Ohio appears to be the first state that will accept bitcoin as payment for tax bills.1 Other states, such as Arizona, Georgia and Illinois, have considered allowing bitcoin tax payments, but the bills have not passed the relevant legislative bodies.2 Starting this week, Ohio reportedly will allow businesses to pay corporate taxes in bitcoin by sending the bitcoin to a payment processor called BitPay, which will then convert the bitcoin to dollars for the state treasurer's office. In its move to rebrand the state as a tech hub, however, Ohio may also be introducing unexpected tax consequences to its taxpayers.
Economically, the use of cryptocurrency to pay state tax liabilities is the same as selling the cryptocurrency for cash and using the cash to pay the liability. There may be taxpayer savings associated with this process, such as lower transaction fees for payments made in cryptocurrency, or favorable exchange rates as the cryptocurrency is converted into dollars.
Important tax considerations also exist if a taxpayer uses bitcoin to pay for tax liabilities. For example, under traditional U.S. tax principles, using an asset (including cryptocurrency) to satisfy a liability is effectively treated as a sale of the asset. Thus, the actual use of bitcoin to pay taxes can give rise to additional tax liability in cases where the value of the taxpayer's bitcoin has appreciated since its acquisition. Alternatively, the disposition can give rise to a loss where the value of the taxpayer's bitcoin has depreciated. Additional issues will arise where the bitcoin that has been disposed of was acquired at different times, requiring the taxpayer to establish a separate tax basis for each distinct bitcoin balance disposed of. The taxpayer may also need to swap altcoin for bitcoin if the particular altcoin is not accepted by the taxing authority. In such an instance, the same issues described above relating to gains and losses will arise.
Some countries, such as Germany, may exempt from taxation gains recognized on disposition of cryptocurrency, including use for paying liabilities, where certain requirements are met (e.g., an individual's holding of cryptocurrency as a private asset for more than one year).3 Similarly, other countries may have broader exemptions from tax that can apply to dispositions of cryptocurrency. The U.K. is one such country that allows an exemption where a taxpayer can establish that his or her position was sufficiently speculative in nature (as opposed to active trading or disposing of an asset within the chargeable gains regime). However, the U.K. tax authorities may be keener to disallow losses, despite allowing exemptions for profits or gains.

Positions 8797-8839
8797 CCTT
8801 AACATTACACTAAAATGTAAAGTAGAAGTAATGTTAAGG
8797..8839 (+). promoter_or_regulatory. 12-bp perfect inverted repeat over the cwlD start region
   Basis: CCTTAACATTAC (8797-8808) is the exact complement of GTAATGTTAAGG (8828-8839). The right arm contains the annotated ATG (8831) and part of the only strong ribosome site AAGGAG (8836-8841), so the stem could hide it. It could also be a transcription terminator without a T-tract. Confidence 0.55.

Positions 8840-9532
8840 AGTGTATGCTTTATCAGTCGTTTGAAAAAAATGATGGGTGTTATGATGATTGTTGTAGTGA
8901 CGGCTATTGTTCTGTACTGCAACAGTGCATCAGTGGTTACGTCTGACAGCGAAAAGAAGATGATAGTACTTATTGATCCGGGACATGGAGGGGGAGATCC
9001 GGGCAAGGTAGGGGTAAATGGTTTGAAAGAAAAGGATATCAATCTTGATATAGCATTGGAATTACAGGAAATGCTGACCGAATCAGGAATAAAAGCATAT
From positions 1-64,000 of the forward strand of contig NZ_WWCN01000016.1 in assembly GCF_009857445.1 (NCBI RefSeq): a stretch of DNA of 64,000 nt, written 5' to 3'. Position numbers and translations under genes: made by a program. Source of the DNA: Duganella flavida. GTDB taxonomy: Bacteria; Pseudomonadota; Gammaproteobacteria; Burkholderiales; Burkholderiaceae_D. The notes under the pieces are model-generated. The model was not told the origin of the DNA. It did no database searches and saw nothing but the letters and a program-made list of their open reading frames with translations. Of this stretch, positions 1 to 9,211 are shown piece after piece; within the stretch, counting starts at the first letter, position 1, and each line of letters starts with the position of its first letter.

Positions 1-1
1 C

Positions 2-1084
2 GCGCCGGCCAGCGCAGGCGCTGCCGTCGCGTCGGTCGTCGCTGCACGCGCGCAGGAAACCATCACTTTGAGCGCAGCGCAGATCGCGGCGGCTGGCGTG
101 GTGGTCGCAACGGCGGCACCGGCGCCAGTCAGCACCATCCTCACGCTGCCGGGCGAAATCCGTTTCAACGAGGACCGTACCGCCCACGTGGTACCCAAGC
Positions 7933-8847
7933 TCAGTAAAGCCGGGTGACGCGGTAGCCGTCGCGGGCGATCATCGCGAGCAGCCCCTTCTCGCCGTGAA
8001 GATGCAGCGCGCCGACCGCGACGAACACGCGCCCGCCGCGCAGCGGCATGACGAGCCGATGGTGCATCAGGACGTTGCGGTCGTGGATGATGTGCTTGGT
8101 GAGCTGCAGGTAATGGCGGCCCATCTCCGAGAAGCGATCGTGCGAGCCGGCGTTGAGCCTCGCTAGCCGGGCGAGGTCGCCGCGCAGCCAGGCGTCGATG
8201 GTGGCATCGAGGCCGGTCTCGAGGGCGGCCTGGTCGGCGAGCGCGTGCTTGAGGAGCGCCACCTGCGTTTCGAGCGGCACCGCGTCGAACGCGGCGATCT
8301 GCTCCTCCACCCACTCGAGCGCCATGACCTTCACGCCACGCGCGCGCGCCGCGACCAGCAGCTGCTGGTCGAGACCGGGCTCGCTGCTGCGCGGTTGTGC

Not all taxpayers, however, will seek to turn off taxation when cryptocurrency is disposed of. Where an exemption from gain applies, deductions for losses will often be denied. This dichotomy gives some planning ability to taxpayers in deciding how to satisfy their tax and other payment obligations. Planning can be made easier with the use of certain tools that permit taxpayers to accurately track their transaction history in various cryptocurrencies.4
Thank you to Darren Oswick and Heiko Stoll of Simmons & Simmons LLP for their contributions to this alert.
1 See https://finance.yahoo.com/news/mainstream-ohio-businesses-now-pay-013937128.html;
This new development in Ohio follows the example set by Seminole
County in Florida, which was reported to be the first tax authority
in the United States to accept bitcoin (and Bitcoin Cash) as a
means of paying tax liabilities. See https://bitcoinist.com/florida-county-first-us-accept-bitcoin-taxes/.
2 See https://www.coindesk.com/ohio-becomes-first-us-state-to-allow-taxes-to-be-paid-in-bitcoin. The bill passed by the Arizona Senate would allow for payments in bitcoin as well as other cryptocurrencies recognized by the state tax authorities. See http://fortune.com/2018/02/10/arizona-bitcoin-taxes/.
4 See, e.g., https://www.node40.com/; https://libra.tech/.
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